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    a detail of a earth-toned mosaic

    Look at Me and Live

    The new life Jesus brings is contagious. Expose yourself to this contagion.

    By Christoph Friedrich Blumhardt

    July 13, 2021
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    From the chapter “The Living Christ” in the book The Gospel of God’s Reign: Living for the Kingdom of God, this week’s free ebook.

    Most people do not really live. They are tired. They trudge through life on a wrong basis and are thus not genuine about who they are. They are insincere – both in their happiness and in their sadness, in their poverty and in their piety. How refreshing it is to meet someone who is simply himself, even if he seems somewhat rough and unrefined in his ways.

    Jesus lives. He says, “I live! In me you can see an example of life.” This word alone has an enlivening effect. Just looking at someone who is truly alive gives one strength for life. Just to see a doctor who is full of confidence can help a sick person. Jesus tells us: “I live. Look at me. Look until you are satisfied. For you, too, must live – that is why I am in the world.”

    Life itself has something infectious about it. Just as disease-bearing germs spread, so do miracles of life, especially those wrought by the Spirit. This is why Jesus can turn the world upside down. He is light in his very person, and contact with him is contagious. Expose yourself to this conta­gion. Become alive! Jesus does not require arduous intellectual effort – no, a creative power emanates from him that renews us. He wants to be more than a unique example. In other words, he doesn’t want us to be mere hangers-on, clinging to him like leeches. We must become alive ourselves.

    a mosaic of Jesus healing a blind man

    Fr Marko Rupnik SJ, Jesus healing the Blind Man Photograph by Lawrence OP

    Jesus always remained himself, whether he was with tax collectors or with Pharisees. He had true life within him. Therefore, society did not infect him, rather he infected society. And we, too, should be alive like that: people with life, who are sent into the world. When we are alive we can determine whether something is genuine or not. A person who is alive sees the truth; he somehow knows whether or not to get involved with this or that situation. He has sharp eyes and ears and possesses a fine sensitivity for things that are not worthwhile, taking no part in them. He can distinguish between God and mere material influences.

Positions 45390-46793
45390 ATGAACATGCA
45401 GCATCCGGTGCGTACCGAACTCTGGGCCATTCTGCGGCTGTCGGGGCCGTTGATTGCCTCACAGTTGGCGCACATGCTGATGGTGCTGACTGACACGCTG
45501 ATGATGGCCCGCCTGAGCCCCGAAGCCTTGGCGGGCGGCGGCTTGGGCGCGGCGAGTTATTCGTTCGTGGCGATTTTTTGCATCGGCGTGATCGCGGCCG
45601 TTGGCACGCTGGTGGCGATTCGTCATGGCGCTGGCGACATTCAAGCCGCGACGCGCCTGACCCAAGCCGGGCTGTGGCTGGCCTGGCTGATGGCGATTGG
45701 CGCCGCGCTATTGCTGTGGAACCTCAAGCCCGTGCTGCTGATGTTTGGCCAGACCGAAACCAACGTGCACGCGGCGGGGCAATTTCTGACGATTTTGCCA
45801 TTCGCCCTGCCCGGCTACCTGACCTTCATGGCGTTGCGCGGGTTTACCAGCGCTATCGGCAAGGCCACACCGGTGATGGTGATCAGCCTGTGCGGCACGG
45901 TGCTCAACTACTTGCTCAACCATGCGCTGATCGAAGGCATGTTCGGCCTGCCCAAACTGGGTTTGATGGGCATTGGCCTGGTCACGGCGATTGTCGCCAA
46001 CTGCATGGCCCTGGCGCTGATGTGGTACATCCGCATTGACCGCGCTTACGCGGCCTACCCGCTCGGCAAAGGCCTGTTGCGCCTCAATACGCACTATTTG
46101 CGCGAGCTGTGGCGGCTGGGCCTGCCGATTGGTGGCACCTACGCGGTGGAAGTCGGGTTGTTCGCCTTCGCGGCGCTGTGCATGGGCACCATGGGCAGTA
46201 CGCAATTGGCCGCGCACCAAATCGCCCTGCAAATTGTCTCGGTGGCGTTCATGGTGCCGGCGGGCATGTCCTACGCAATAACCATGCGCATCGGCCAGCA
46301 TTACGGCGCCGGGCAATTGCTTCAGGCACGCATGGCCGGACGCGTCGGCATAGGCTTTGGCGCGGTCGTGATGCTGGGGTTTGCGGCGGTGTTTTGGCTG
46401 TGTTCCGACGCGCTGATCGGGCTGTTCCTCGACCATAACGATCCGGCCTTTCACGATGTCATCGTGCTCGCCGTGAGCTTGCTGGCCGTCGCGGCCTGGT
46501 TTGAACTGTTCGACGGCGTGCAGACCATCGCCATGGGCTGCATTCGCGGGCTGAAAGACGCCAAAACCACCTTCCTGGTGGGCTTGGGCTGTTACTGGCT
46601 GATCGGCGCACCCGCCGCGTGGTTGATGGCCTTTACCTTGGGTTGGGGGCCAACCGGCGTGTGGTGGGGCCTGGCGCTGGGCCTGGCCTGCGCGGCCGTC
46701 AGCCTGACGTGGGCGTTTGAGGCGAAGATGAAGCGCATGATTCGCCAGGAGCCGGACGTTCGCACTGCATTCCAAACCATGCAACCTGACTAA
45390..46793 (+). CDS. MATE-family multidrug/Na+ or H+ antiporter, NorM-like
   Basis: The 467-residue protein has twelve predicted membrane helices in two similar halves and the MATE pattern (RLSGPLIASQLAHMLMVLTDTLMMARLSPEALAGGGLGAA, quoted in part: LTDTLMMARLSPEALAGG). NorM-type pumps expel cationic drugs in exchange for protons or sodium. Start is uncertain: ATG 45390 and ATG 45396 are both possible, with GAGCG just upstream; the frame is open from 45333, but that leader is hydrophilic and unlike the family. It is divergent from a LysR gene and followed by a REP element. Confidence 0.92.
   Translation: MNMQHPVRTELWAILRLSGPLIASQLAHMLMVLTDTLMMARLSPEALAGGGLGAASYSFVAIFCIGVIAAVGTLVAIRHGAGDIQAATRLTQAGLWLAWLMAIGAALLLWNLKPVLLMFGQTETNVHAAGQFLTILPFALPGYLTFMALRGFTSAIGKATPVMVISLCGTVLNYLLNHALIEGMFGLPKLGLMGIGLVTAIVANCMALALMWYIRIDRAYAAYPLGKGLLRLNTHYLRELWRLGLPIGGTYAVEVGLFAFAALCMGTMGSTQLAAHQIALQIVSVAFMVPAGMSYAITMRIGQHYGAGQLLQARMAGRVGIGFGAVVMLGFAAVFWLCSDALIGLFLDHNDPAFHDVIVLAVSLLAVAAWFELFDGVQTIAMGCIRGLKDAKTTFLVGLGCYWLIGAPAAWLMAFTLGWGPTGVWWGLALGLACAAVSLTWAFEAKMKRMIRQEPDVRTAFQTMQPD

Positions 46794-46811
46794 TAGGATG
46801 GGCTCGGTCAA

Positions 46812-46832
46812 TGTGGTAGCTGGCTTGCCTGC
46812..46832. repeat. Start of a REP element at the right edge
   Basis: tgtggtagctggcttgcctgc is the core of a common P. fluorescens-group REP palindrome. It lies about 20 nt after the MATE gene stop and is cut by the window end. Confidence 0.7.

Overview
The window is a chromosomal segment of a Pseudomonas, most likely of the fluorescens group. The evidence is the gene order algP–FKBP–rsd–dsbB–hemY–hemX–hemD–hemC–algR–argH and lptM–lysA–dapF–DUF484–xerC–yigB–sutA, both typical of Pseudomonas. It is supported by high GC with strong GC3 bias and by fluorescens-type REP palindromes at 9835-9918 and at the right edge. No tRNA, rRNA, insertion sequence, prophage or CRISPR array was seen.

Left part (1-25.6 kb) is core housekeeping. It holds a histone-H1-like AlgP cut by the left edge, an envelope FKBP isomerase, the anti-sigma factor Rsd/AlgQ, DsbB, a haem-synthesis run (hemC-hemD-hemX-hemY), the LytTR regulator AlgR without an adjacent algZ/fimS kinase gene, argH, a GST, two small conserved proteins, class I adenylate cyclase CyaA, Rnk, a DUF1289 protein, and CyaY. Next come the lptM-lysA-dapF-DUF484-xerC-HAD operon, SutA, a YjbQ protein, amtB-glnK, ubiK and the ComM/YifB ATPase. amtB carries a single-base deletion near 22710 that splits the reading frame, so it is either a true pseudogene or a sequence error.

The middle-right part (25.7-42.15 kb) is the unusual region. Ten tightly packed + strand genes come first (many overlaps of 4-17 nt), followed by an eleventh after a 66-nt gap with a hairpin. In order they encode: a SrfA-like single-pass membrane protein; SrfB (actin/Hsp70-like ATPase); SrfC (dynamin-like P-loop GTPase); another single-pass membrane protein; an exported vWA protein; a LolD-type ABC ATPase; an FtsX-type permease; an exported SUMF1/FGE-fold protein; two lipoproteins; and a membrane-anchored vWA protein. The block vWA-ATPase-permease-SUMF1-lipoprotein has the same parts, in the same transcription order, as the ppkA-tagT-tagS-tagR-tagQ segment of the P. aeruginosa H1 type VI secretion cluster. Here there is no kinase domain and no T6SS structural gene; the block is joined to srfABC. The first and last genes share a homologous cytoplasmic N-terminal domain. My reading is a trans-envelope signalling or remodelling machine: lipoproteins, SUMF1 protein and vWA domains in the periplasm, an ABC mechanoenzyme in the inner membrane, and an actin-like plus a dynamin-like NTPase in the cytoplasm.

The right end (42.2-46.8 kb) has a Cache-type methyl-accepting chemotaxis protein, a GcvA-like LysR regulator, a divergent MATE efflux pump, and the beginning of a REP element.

If we wish to make an impact on the world, we must be alive. Unless we are inwardly awakened, our theology is useless. It is our life alone that makes any lasting impact. When we are alive, people take notice and say, “Yes, there’s something living in him!” Only then do we have a right to go to people and be a witness.

    Of course, all this requires a certain renunciation. We must let go of the things that appear to have life but in reality do not – customs, traditions, institutions that are held in respect but are dead. I do not mean renunciation in the monastic sense. Jesus does not turn his back on the world, as if the blessings of this earth were evil. He simply wants us to find the life that is in him and then spread it to others.

    Contributed By ChristophFriedrichBlumhardt2 Christoph Friedrich Blumhardt

    A German pastor and religious socialist, Christoph Friedrich Blumhardt influenced theologians such as Dietrich Bonhoeffer, Eberhard Arnold, Emil Brunner, Oscar Cullman, and Karl Barth.

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